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By Roberta Smith
New York Times, Art in Review, Feb. 12, 1999

Zhang Huan


When it comes to 20th-century art movements, nothing has the mobility and transparency of Conceptual Art. Unencumbered by a definite visual style or much in the way of materials, it effortlessly crosses cultural and political boundaries, adjusting chameleonlike to local traditions, issues and sensibilities. So it was in Russia in the 1970’s and 80’s, and so it is today in China, where the continuity and richness of visual traditions are unmatched.


Conceptual Art’s malleability is readily apparent in the first solo show of Chinese photo-performance artist Zhang Huan, whose work stood out last fall in "Inside Out: New Art From China" at the Asia Society in Manhattan and P.S.1 contemporary Arts Center in Long Island City, Queens. (His photographs and a live performance were seen at P.S.1) Mr. Zhang enlivens established Conceptual conventions with a sense of Chinese history, character and art and his own understated stage presence.


The show begins with a new series of photographs titled "Foam," big color close-ups of Mr. Zhang’s face dripping soap bubbles. In each case his open mouth holds a tiny family snapshot: baby pictures, family groups, siblings, sweethearts. If 11 different versions of this images may be excessive, they strikingly bring to mind birth, a mythic life-giving god rising from the sea and some form of torture.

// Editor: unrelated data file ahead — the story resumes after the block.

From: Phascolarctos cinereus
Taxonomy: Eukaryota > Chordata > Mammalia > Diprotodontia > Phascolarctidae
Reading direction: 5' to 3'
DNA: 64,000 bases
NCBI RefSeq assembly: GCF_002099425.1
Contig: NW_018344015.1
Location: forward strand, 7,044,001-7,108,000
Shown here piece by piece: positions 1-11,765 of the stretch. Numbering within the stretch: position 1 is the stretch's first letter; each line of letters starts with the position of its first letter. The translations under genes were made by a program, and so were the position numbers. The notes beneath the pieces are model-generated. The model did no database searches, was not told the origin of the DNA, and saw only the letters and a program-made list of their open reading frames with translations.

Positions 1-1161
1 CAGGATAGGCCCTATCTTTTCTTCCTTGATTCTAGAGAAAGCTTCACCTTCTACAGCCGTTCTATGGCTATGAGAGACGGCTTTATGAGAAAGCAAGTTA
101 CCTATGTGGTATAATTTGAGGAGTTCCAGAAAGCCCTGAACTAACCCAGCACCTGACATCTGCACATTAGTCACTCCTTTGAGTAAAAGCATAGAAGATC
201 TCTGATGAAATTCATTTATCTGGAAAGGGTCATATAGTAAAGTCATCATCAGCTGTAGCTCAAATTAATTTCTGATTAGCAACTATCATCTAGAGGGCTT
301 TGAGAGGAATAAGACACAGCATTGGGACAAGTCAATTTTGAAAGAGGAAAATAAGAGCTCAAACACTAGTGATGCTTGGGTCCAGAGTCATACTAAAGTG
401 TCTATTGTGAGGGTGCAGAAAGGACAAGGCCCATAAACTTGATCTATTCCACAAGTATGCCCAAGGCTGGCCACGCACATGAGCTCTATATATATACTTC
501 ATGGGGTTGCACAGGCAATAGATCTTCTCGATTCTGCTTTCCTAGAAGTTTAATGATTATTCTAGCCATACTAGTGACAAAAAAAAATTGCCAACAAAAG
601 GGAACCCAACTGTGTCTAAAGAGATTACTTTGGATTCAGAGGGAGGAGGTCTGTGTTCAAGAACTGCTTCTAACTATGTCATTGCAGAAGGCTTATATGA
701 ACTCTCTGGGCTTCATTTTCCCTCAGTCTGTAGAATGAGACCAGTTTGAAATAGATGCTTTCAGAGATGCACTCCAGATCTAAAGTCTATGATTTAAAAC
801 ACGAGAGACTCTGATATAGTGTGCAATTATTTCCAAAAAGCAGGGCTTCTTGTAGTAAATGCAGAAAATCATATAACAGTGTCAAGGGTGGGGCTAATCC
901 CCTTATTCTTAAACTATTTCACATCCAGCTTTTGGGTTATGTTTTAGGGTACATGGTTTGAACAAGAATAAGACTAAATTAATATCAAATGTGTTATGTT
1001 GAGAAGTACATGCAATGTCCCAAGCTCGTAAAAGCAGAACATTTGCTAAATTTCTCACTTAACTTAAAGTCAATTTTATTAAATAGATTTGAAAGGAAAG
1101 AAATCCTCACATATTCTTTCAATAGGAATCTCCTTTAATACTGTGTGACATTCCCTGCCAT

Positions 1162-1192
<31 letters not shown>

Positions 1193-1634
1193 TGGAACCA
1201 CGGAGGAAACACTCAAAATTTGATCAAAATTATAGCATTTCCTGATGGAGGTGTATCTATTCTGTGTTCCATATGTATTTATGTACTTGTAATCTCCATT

These associations unfold further: we are born with our future already in us; our personal histories can be swallowed whole to escape detection, consumed by a greater power like the state or regurgitated, given away, under pressure. Always one returns to the dump immediacy of the big face, the slippery soap bubbles, the little snapshot.


The best of Mr. Zhang’s images similarly fuse richness and obviousness, old and new. When he photographs himself covered with calligraphic writing and wearing the meat-flecked rib cage of a recently butchered pig like a piece of armor or hunter’s booty, there is a startling evocation of brutality and cultivation, of traditional portraiture and gritty performance art. The same goes for the photograph of a performance in which the artist sat, Buddha-like in a grimy communal bathroom covered with honey and subsequently with flies; or his P.S.1 performance, in which he lay naked, face down, on cakes of ice on a traditional Chinese bed to which a random selection of dogs were tied.


Mr. Zhang’s is an elegant form of endurance art: efficient, sometimes offhand, occasionally even witty. It is legible without being derivative and unfamiliar without seeming exotic. Heady, yet grounded, it simply makes itself available to the viewer on levels simultaneously personal, esthetic and cultural